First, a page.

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Russian authorities crack down on abortion access

Russian authorities crack down on abortion access


 Russian authorities are limiting access to abortions in an attempt to confront the country’s longstanding demo­graphic crisis.

Measures include making it an offence trying to persuade a woman to have an abortion and pressuring private clinics to stop carrying out the procedure.

Feminist groups say the cam­paign is putting the lives of women at risk.

The Russian Orthodox Church, which has close ties to the Krem­lin, is playing a key role in the anti-abortion campaign.

“As a member of the clergy, I testify that an abortion is a disaster and a tragedy for the woman those close to her,” Patriarch Kirill, the Kremlin-backed head of the church, said in January 2023.

“Officials, ultra-right politicians and the church are actively forcing women and girls to give birth to unwanted children,” said the Urals Feminist Movement group, which has organised small-scale protests in favour of abortion rights.

“These initiatives will only lead to a dramatic increase in the number of illegal abortions and a huge number of maimed and killed Russian women.”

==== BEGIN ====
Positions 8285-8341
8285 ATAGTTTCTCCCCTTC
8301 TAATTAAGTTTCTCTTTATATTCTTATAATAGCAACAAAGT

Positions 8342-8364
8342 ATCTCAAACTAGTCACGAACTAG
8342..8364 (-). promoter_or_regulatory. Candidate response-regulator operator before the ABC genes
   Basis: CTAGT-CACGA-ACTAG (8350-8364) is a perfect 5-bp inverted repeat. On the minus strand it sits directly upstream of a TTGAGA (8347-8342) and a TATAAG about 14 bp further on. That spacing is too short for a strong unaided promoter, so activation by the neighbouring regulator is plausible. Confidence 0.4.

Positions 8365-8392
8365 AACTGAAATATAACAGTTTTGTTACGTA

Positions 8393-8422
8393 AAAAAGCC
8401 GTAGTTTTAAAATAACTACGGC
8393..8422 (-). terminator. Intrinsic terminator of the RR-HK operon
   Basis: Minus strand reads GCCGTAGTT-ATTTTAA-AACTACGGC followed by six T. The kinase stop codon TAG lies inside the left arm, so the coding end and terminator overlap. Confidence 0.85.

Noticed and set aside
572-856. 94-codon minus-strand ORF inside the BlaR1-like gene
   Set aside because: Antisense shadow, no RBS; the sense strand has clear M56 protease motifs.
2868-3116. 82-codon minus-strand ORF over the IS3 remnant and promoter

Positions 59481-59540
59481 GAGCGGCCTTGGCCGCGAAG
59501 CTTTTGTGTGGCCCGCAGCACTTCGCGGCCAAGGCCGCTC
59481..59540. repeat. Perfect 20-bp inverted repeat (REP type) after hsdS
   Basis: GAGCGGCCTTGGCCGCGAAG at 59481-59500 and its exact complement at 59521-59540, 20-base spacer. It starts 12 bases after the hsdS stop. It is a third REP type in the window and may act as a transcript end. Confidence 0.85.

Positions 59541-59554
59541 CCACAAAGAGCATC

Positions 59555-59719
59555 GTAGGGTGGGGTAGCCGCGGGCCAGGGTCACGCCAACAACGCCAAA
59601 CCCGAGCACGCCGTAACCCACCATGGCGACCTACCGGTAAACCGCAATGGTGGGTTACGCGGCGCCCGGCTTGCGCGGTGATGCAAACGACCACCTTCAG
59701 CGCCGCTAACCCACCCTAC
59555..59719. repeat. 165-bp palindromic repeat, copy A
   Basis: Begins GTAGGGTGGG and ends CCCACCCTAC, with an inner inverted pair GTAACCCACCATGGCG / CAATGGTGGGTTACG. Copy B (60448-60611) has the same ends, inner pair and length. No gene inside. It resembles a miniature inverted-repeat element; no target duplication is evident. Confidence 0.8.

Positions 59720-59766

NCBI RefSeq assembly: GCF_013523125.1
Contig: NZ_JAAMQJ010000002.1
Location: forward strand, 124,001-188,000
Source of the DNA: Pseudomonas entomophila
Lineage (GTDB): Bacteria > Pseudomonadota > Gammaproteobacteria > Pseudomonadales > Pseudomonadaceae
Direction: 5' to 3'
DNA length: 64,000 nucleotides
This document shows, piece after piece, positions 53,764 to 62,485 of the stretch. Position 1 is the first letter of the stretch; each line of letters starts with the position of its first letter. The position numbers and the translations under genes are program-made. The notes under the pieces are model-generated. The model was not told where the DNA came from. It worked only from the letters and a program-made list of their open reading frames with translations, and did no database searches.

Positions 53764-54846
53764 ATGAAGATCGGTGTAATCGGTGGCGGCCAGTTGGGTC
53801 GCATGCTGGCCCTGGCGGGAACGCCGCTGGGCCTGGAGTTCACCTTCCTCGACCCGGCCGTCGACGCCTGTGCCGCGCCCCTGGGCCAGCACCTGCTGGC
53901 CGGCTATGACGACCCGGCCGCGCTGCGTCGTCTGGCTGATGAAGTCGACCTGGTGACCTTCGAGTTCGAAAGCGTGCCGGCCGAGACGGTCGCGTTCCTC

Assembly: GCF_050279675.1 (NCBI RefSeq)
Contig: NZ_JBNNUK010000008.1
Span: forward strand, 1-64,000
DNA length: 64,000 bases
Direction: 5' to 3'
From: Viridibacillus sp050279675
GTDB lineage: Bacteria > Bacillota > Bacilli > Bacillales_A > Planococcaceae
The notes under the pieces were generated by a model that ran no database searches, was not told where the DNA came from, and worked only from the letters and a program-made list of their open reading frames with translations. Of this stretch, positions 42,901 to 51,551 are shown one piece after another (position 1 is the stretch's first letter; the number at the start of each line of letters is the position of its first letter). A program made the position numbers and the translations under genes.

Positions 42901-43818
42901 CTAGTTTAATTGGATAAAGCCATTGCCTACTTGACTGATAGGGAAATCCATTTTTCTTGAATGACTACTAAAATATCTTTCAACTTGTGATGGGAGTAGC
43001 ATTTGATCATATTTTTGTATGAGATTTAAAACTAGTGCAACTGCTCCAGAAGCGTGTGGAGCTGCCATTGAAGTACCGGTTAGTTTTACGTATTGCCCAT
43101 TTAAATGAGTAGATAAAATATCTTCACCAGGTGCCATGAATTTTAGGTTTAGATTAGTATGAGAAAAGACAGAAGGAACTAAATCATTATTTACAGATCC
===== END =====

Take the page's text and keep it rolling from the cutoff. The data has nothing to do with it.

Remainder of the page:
Russia’s population is virtually the same size as it was over 20 years ago. According to official figures, there are now 144 million people in Russia – 2 million fewer than in 2001, when President Vlad­imir Putin first came to power.

Religious authorities say a key factor for the demographic crisis is the high number of abortions. Almost a third of Russian women say they have had one.

In 2022, more than 500,000 pregnancies were terminated, com­pared to 1.3 million children born in Russia. Mr Putin called it “an acute problem”.

“The population can be in­creased as if by waving a magic wand: if we solve this problem and learn how to dissuade women from having abortions, statistics will go up immediately,” according to Patriarch Kirill.

Authorities are concerned that the decreasing number of young people, particularly men, will make it more difficult for the Russian military to recruit soldiers. There are also worries about the effects of a stagnant population on the economy.

Russian feminists say women’s rights are being curtailed to benefit the military and economy. “They need new taxpayers, they need new soldiers,” Maria Mueller of the Russian feminist association, Ona, told the BBC.

The authorities are increasingly seeking to informally limit abor­tions, though the country’s laws remain on paper some of the most liberal in the world.

The Health Ministry has dawn up guidelines telling medics how best to dissuade women from having an abortion. Doctors are encouraged to tell pregnant women who are younger than 18 that young parents bond better with their children “because they are practically from the same genera­tion”.

If a pregnant woman is single, doctors are meant to tell her that “having a child is no obstacle to finding a life partner”.



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